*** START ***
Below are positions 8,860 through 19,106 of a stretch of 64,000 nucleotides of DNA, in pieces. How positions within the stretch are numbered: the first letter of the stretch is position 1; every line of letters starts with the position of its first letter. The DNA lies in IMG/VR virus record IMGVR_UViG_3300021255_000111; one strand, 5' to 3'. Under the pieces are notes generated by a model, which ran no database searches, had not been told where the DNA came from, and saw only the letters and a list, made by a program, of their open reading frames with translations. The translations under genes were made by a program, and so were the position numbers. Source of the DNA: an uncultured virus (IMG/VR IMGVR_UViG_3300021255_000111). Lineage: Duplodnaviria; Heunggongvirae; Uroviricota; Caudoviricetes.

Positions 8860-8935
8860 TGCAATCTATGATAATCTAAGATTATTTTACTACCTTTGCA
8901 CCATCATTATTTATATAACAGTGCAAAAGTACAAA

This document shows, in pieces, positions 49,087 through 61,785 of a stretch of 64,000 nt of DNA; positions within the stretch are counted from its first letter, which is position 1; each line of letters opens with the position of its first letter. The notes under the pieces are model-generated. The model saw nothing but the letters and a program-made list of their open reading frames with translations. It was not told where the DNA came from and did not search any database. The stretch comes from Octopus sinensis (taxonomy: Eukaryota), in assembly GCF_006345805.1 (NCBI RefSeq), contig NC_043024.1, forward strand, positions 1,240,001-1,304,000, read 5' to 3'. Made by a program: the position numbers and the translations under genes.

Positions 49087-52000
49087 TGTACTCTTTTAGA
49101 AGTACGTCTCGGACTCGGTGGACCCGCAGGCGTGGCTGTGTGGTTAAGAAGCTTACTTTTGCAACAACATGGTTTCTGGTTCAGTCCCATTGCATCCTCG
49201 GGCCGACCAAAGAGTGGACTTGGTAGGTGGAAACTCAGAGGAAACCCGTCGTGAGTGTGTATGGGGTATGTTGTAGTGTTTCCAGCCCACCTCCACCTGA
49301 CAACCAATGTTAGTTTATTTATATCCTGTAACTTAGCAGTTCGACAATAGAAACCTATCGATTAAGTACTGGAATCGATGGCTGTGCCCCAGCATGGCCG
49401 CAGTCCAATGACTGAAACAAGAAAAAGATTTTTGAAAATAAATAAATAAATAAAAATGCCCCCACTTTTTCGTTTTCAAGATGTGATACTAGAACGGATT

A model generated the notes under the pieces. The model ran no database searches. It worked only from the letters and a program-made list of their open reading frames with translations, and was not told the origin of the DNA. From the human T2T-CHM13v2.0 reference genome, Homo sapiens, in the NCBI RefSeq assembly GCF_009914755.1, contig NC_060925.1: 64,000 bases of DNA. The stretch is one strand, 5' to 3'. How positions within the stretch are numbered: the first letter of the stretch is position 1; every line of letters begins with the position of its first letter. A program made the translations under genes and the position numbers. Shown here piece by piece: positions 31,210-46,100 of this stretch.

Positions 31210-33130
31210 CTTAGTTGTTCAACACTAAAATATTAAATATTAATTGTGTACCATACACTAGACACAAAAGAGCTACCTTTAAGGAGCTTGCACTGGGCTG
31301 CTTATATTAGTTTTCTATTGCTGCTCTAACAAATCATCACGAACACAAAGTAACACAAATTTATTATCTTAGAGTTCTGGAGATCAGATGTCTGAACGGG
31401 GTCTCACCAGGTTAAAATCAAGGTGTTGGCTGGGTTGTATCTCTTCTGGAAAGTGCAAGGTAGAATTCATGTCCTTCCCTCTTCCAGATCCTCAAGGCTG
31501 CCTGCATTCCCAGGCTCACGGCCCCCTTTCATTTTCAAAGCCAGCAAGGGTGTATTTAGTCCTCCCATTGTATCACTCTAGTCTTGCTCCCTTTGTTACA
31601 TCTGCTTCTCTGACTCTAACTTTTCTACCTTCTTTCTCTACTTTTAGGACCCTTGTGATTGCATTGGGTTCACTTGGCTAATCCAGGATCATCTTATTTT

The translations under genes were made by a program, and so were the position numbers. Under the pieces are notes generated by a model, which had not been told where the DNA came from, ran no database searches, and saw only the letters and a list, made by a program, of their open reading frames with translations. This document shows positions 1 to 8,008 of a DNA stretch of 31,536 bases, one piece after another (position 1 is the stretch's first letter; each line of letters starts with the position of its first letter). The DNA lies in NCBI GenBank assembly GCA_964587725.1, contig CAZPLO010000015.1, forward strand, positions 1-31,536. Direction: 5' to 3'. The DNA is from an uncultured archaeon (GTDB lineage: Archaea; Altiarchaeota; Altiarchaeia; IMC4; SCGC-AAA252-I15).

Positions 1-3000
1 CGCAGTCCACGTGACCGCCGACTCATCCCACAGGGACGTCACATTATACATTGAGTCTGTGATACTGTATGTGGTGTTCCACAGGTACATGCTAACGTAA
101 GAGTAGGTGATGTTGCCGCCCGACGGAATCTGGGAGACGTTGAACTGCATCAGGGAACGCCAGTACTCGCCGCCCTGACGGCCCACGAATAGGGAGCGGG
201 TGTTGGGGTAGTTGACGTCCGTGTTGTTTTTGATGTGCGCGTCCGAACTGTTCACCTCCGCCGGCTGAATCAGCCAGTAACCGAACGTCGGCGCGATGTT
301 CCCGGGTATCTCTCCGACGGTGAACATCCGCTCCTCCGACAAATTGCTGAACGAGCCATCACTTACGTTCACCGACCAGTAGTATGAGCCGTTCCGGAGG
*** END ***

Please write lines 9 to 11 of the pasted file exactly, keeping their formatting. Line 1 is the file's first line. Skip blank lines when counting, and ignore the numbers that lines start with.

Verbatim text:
49201 GGCCGACCAAAGAGTGGACTTGGTAGGTGGAAACTCAGAGGAAACCCGTCGTGAGTGTGTATGGGGTATGTTGTAGTGTTTCCAGCCCACCTCCACCTGA
49301 CAACCAATGTTAGTTTATTTATATCCTGTAACTTAGCAGTTCGACAATAGAAACCTATCGATTAAGTACTGGAATCGATGGCTGTGCCCCAGCATGGCCG
49401 CAGTCCAATGACTGAAACAAGAAAAAGATTTTTGAAAATAAATAAATAAATAAAAATGCCCCCACTTTTTCGTTTTCAAGATGTGATACTAGAACGGATT